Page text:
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I started with Adastra in October 1967 as a Camera Operator out of Darwin. The crew had fired their operator as, on the only cloud free day he was badly hung over and couldn't fly. I was lucky enough to hear of this and found Bill Hay (Pilot) and Vic Petersen (Navigator) and, after I applied and was given a test flight in the Hudson, was awarded the job. A few days after I started our crew was sent to Alice Springs on the pretext of swapping RC8 cameras with a crew that had been based in Giles for some time. Actually I think they used this as an excuse to get together for a booze up which duly transpired. We did a test flight for the camera and took some great shots over Ayers Rock and then blew the starboard engine and had to dead stick it into Alice. On final approach I think Bill killed the port engine and shut of the fuel while Vic stood alongside him pipe in mouth, ostensibly to give me some assurance that all would be OK, me, well I was more concerned about all the potential missiles that were surrounding me, e.g. oxygen bottles camera magazines and various boxes etc etc. Just a few feet off the deck both Vic and I noted Abe Baker our engineer standing outside the hangar with camera on tripod no doubt hoping to get a news scoop! This didn't impress Vic who gave him a right serve that afternoon.

This mishap meant we had to wait for a few days in Alice and finally after about a week when it was verified that the RC8 was OK? we were sent back to Darwin on a 727. My first flight in a jet, leaving Abe to sort out the engine. Not long after, my friend and I continued on our safari around Australia, and courtesy of the crew I continued to receive wages (forwarded on to me) until such time as the Hudson was servicable again. I think by that stage we were somewhere near Broken Hill.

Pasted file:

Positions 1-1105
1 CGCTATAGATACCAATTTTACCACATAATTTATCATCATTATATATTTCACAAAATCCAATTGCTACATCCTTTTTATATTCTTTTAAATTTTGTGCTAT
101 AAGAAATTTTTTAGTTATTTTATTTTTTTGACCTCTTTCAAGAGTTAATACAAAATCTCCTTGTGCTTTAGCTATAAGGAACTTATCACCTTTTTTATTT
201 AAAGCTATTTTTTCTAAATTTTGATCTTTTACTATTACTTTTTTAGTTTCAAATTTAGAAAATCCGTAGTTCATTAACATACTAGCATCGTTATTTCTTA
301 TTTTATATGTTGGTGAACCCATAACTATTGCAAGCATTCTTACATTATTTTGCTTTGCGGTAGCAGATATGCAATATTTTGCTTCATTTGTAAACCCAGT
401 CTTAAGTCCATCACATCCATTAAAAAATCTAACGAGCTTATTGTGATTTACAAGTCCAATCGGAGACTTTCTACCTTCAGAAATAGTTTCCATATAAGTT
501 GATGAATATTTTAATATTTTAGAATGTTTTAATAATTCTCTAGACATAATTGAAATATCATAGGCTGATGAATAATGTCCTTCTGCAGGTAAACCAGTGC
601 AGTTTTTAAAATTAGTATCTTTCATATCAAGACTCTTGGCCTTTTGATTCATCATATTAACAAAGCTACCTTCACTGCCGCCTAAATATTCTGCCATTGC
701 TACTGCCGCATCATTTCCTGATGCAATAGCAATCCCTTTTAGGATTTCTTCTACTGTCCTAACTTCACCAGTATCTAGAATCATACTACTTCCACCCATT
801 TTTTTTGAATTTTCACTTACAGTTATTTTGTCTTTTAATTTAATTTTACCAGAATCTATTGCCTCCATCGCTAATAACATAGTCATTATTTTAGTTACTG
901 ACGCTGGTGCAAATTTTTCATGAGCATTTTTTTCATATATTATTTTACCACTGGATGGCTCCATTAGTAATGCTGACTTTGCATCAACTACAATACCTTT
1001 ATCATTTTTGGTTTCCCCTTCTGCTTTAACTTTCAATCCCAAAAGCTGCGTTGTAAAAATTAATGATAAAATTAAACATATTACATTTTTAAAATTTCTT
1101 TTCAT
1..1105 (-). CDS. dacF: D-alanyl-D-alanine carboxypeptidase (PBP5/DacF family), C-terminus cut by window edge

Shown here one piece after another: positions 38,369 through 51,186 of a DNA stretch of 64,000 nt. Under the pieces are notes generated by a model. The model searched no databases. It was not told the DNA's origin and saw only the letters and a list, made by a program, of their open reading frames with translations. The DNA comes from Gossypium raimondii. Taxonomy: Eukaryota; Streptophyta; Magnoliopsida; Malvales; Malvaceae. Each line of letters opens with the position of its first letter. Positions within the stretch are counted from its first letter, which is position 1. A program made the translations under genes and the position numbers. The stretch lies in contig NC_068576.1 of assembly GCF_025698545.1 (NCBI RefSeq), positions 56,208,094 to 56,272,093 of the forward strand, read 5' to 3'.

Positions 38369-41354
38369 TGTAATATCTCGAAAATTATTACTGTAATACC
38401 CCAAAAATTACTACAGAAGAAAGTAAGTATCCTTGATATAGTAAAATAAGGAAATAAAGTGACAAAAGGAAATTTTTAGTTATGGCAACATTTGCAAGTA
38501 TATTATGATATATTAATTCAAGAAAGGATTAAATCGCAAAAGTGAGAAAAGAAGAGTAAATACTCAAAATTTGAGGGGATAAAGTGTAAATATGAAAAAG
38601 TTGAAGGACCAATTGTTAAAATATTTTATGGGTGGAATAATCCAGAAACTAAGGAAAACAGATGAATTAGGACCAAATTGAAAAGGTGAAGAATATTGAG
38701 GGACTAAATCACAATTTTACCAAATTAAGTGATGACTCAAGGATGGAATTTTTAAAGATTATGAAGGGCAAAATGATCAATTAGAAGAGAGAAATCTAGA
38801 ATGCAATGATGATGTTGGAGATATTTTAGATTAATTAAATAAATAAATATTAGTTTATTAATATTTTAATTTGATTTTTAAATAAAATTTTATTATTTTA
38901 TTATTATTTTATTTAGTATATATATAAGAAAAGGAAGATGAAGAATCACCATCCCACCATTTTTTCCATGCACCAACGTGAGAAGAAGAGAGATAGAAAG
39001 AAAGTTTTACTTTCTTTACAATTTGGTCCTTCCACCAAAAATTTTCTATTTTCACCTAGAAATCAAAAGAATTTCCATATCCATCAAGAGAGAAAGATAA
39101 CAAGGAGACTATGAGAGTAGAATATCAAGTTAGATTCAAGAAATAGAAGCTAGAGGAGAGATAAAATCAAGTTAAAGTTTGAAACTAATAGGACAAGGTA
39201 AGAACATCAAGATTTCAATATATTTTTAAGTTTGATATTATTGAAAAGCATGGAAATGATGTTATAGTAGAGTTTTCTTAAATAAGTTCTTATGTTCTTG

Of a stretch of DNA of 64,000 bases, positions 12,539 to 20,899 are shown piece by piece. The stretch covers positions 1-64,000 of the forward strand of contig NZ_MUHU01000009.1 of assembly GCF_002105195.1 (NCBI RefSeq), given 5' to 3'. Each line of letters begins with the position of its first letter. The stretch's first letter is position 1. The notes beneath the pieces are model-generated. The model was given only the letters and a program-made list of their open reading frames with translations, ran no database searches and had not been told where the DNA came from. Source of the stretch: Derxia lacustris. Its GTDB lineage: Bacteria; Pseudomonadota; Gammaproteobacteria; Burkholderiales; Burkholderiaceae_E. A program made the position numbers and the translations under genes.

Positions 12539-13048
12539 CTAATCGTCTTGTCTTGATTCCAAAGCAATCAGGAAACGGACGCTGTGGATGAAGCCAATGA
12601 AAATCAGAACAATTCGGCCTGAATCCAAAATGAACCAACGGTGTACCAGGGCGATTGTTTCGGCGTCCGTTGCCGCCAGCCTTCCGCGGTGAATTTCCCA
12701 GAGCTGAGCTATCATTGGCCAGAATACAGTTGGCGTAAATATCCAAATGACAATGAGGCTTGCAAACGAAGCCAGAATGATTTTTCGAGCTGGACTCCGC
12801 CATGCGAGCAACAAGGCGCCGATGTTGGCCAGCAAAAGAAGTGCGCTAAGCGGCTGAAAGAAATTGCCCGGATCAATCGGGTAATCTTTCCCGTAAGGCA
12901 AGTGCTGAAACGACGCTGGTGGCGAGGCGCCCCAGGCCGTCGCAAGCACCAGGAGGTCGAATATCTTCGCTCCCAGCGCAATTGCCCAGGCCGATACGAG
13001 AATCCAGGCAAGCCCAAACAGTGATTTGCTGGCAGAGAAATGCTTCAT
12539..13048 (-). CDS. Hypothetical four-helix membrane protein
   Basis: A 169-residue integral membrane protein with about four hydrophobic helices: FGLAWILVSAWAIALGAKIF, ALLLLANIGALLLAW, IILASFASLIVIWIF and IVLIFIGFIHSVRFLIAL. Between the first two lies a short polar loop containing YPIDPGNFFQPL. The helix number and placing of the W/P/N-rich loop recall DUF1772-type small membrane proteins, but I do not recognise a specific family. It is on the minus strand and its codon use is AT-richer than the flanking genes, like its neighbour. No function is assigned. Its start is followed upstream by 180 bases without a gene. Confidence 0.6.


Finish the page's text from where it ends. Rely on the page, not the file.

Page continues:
Well that was my introduction to Aerial Survey and I still remenber Bill and Vic and Abe as though it was yesterday and I thank them sincerely for the experiences I had with them.

A few years later I left the film and TV industry that I had been in and began work as a Camera Operator/Navigator with Civils, and over the next 20 years had a wonderful life in the industry both in Australia, Africa, Middle East, & New Guinea etc, and have flown with most of the Australian companies. That is another long story, and with many incidents and anecdotes to relate.

The introduction of GPS and at the same time the recession that we had to have, put and end to that career (and the house I had just built) and I retrained as a Structural/Mechanical draftsman mainly for the mining industry. Currently I am living on Magnetic Island North Qld (30 years now) still employed and am about to complete construction of a 12meter cruising trimaran which I plan will be my next home until I am no longer able to sail her. Needless to say my galavanting around the world in company aircraft has keep me single.

If any of the crew from the late 60s are still around I would like the opportunity to say Hi and thankyou. Also any of those aviators I have met along the way would like to get in touch I am listed in the telephone book.

John Ellerton
6 December 2009